Inside Money

Business writer David Chaplin blogs on personal finance

Inside Money: Big-think at NZ Super?

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Photo / Thinkstock
Photo / Thinkstock

Without the need to keep thousands of ungrateful investors happy each quarter or expend a lot of energy and money on marketing our New Zealand Superannuation Fund (NZS) can indulge in some big-picture thinking about the future.
And so it does.

As this recent presentation from the NZS head of macro strategy, Aaron Drew, shows, the $20 billion fund has some strong ideas on where the world is heading and how we can make money out of wherever that is.

Drew's talk, titled 'Investment themes and resource sustainability', shows the fund has settled on three high-level themes that are already to some extent influencing the NZS portfolio decisions.

According to Drew, the three world-changing themes cover:

* Resource sustainability (of which climate change features prominently);
* Emerging market segmentation; and
* Evolving demand patterns.

To date the NZS has acted primarily on theme one, which is based on the premise that resource usage patterns are not sustainable and this presents an active return opportunity because impacts may not been fully factored into prices.

In practice this has fed into the fund's purchase of timber, rural land and energy projects (most notably its co-investment in Zed, formerly known as Shell NZ).

But NZS is considering a step into less traditional energy investments too. Drew includes a 'heat map' illustration (which, essentially condenses a whole lot research into some pretty bar graphs) that, I think, shows alternative energy is a better bet than conventional energy investments.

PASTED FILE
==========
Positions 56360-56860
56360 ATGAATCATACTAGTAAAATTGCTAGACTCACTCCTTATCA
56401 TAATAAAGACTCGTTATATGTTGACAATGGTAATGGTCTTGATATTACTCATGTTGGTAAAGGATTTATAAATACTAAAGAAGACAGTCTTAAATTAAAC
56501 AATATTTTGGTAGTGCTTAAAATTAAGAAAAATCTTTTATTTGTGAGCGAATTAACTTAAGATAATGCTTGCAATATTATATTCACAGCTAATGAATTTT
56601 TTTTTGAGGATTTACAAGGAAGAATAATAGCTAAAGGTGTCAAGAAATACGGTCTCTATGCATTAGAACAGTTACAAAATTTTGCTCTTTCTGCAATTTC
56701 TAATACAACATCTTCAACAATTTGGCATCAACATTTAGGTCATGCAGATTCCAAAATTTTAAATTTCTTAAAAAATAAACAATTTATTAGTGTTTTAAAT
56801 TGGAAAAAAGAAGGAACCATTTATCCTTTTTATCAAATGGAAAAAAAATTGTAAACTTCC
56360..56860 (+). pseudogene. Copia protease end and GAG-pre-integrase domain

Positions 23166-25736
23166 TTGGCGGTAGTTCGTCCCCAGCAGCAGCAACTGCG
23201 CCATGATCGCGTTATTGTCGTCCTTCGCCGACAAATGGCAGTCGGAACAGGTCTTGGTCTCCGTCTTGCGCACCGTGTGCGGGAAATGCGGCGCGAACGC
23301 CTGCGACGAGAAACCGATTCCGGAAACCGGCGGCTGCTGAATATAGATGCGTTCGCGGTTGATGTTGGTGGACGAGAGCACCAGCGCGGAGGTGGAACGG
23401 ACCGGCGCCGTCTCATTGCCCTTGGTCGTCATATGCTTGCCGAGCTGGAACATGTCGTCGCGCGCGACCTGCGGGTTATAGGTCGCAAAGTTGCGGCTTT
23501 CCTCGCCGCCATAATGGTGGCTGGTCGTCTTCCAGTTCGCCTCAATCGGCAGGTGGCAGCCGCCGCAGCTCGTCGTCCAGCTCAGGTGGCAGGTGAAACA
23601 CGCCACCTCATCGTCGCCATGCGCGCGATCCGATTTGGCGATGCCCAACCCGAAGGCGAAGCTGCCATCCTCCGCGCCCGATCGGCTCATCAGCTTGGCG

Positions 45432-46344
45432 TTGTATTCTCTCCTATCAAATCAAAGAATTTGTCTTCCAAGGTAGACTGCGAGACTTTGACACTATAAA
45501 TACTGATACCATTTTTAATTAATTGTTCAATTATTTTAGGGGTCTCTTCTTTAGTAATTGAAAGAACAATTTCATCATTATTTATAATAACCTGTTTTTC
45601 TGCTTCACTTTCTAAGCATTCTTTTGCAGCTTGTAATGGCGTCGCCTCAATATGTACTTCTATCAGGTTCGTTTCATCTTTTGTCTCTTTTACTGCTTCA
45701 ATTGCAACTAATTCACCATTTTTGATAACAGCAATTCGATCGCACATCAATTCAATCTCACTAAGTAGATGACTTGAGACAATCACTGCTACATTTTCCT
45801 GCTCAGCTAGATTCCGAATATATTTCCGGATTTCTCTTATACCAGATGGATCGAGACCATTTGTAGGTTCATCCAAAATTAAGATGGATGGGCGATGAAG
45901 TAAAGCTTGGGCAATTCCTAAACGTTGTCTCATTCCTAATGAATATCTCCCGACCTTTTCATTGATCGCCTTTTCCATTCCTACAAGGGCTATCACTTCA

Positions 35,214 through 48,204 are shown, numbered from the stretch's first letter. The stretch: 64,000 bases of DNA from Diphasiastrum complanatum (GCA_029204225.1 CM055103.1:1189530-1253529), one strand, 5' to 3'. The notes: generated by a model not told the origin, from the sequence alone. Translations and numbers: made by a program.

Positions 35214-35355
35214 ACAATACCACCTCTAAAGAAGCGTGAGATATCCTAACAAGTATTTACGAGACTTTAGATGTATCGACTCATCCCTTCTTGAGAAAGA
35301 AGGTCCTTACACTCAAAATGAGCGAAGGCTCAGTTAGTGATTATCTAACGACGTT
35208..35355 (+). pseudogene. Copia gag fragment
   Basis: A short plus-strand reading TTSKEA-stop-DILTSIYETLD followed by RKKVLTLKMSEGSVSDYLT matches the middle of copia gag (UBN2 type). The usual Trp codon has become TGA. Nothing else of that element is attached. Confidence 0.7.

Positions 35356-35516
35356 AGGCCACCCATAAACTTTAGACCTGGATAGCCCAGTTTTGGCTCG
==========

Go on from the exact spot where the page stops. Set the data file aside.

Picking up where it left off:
From this the NZS has identified two categories of interest: 'green' energy hopefuls such as geo-thermal, hydro, solar etc; and, Infrastructure opportunities associated with the boom in Nth American natural gas fields.

That last point refers to the huge increase in US natural gas production gained primarily by the controversial process known as 'fracking'. However, the NZS makes it clear it doesn't want to be involved in any fracking exploration projects not just yet anyway.
This is at least diversified big-thinking, not to be confused with government-endorsed thought leadership as made famous by the Muldoon-era 'Think Big'.

And as far as future-gazing goes the energy theme is probably one of the more reliable indicators. Picking the climate change investment trends might be a little harder Although in an earlier presentation the NZS labeled New Zealand as a relative 'winner' from climate change.

The other NZS themes might play our way as well (including the not-yet-identified next big thing that is waiting to emerge out of evolving demand patterns).

In fact, according to the NZS the thematic implications for New Zealand in 2050 are very positive.

If these opportunities are reaped the 'terms of trade' or price we receive for exports relative to price we pay for imports will continue the upward trend established in the early 1990s; implying we will get richer as a nation, the October presentation states.

Think on that.

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